The Eocene pCO2 results obtained using Southern Hemisphere Lauraceae mostly fall in the relatively moderate interval of ∼450–600 ppm, which is highly comparable to previously published coeval stomatal proxy records (Fig. 2), but lower than marine records, which mostly record pCO2 of ∼800–1400 ppm (Pearson et al., 2009; Zhang et al., 2013; Anagnostou et al., 2016; Fig. 2), whereas existing paleosol records form less internal consensus, recording ∼80–1300 ppm, and mostly derive from the narrow time interval 54–52 Ma (Foster et al., 2017). Due to the generally poorer stratigraphic and chronologic control of terrestrial sedimentary sections relative to marine records, it is challenging to directly correlate our results with the marine pCO2 and temperature records. However, the stomatal proxy pCO2 record captures some of the major changes in pCO2 during the principal climatic events of the Eocene recorded by the deep ocean–derived temperature record, such as rising pCO2 at the transition into the EECO or MECO (Fig. 2).

The most striking feature of the Eocene stomatal proxy record is that some of the highest pCO2 is indicated in the early middle Eocene (until ca. 46–44 Ma), well beyond the end of the EECO, in reasonable agreement with the couple of marine isotope data points in this interval, whereas the deep-ocean proxy compilation tracks a gradual temperature decline between the EECO and MECO (Fig. 2). After ca. 46–44 Ma, a decrease in stomatal pCO2 is recorded prior to the MECO, followed by a moderate increase at the transition into the MECO (Fig. 2). These trends do not fully agree with the deep-ocean compilation, but it should be noted that terrestrial mean annual temperature (MAT) records suggest a correlation between stomatal-recorded pCO2 and MAT during this time (e.g., Greenwood et al., 2003a; Pancost et al., 2013). In the later part of the late Eocene, stomatal and marine isotope records show a fairly high range in coeval pCO2 values, with the stomatal record displaying a closer congruence with the deep-ocean compilation temperature than the marine pCO2 record (Fig. 2).

Stomatal proxy pCO2 reconstructions currently offer the highest-resolution record of Eocene pCO2, with almost 50 data points, compared to ∼10 each derived from marine alkenone and boron isotopes, and ∼20 from paleosols. The numerous studies, using various fossil angiosperms as well as the fossil gymnosperms Ginkgo and Metasequoia, in the three stomatal proxy methods currently in use mostly agree that the Eocene pCO2 was more moderately elevated compared to what marine proxies and climate modeling suggest (McElwain, 1998; Kürschner et al., 2001; Royer et al., 2001; Greenwood et al., 2003b; Retallack, 2009; Smith et al., 2010; Doria et al., 2011; Grein et al., 2011; Roth-Nebelsick et al., 2012; Franks et al., 2014; Maxbauer et al., 2014; Liu et al., 2016; Steinthorsdottir et al., 2016; Wolfe et al., 2017). The discrepancy between the marine isotope and stomatal proxy pCO2 results is considerable, with the marine isotopes recording pCO2 currently assumed to be more consistent with the elevated Eocene temperatures recorded by numerous proxies and the workings of the Earth’s climate system (Cramwinckel et al., 2018). Our results provide new SI data from the previously sparse Southern Hemisphere record, suggesting that the terrestrial pCO2 proxy data may indeed be robust with an internally consistent global record of moderate Eocene pCO2 levels. Although it is premature to make strong statements, this would imply that Earth system sensitivity was likely in the range of ∼4–8 °C during the Eocene, significantly elevated compared to the “modern” climate sensitivity of ∼3 °C (Lunt et al., 2010; Royer et al., 2012; Maxbauer et al., 2014; Wolfe et al., 2017; Keery et al., 2018; Schneider et al., 2019). However, the various feedback mechanisms affecting Earth system sensitivity in an ice-free world are still poorly understood.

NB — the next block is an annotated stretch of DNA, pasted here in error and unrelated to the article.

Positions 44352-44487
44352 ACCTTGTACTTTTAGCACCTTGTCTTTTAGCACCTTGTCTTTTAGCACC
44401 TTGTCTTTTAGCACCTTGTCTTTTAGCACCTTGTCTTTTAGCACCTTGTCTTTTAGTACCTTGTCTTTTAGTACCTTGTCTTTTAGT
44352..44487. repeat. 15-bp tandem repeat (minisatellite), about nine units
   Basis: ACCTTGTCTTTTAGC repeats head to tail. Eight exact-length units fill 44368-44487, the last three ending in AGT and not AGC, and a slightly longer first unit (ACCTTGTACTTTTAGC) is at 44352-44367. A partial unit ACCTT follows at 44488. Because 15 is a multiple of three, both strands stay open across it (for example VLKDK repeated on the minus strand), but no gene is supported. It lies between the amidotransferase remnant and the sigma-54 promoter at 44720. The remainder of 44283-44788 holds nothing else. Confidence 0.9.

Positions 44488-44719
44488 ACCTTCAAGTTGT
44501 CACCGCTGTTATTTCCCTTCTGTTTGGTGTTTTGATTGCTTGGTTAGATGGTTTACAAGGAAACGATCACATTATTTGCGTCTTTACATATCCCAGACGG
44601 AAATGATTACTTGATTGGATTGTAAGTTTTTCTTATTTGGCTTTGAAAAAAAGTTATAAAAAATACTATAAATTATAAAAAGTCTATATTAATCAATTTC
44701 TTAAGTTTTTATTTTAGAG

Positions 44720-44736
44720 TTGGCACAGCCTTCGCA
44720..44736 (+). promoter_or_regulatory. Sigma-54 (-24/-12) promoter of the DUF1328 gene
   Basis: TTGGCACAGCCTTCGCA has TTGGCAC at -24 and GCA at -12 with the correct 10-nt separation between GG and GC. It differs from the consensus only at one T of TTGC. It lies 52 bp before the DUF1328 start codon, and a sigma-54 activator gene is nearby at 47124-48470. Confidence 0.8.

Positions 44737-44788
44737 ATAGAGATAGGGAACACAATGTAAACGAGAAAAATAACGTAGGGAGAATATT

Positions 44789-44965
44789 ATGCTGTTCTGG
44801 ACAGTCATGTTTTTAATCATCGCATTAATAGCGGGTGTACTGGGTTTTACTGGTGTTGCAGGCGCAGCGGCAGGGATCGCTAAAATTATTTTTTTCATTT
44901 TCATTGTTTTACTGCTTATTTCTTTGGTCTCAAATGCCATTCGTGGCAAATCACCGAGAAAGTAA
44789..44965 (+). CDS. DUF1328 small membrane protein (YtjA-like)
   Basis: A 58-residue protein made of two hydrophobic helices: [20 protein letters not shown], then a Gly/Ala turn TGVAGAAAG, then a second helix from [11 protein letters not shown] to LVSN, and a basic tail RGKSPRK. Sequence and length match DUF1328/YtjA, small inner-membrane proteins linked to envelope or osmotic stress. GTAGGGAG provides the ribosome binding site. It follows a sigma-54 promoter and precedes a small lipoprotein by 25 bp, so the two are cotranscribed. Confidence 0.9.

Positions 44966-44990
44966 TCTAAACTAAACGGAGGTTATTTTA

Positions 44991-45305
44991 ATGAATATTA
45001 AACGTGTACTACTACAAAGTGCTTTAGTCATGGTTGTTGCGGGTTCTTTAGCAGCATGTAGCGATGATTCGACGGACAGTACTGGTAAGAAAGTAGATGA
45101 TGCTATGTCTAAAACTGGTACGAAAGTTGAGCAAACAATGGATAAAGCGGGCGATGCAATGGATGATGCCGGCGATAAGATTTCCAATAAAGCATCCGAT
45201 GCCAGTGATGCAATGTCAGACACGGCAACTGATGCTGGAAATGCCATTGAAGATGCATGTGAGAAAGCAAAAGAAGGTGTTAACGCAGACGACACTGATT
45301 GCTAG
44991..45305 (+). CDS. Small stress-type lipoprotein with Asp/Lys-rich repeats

In summary, we find pCO2 of ∼450–600 ppm recorded by Southern Hemisphere fossil plants throughout the Eocene—significantly less than the forcing required by modeling, suggesting that climate sensitivity was elevated and/or that other climate forcings were stronger than previously assumed.


Melbourne Museum (Victoria, Australia) is gratefully acknowledged for access to the late Dr. David Christophel’s leaf cuticle collection. We thank Matthew Huber and David Greenwood for valuable discussions and suggestions on an earlier draft of this paper. Funding from the Swedish Research Council (VR Starting Grant NT-7 2016 04905 to Steinthorsdottir, and VR 2015 4264 to Vajda), and from the Bolin Centre for Climate Research, Stockholm University, to Steinthorsdottir is gratefully acknowledged. Three anonymous reviewers provided valuable feedback on the manuscript.

1GSA Data Repository item 2019329, geological background and chronology, details on stomatal proxy paleo-pCO2 reconstruction (Appendix DR1, including supplementary Figs. DR1–DR2), and full data set (Appendix DR2), is available online at http://www.geosociety.org/datarepository/2019/, or on request from editing@geosociety.org.
Gold Open Access: This paper is published under the terms of the CC-BY license.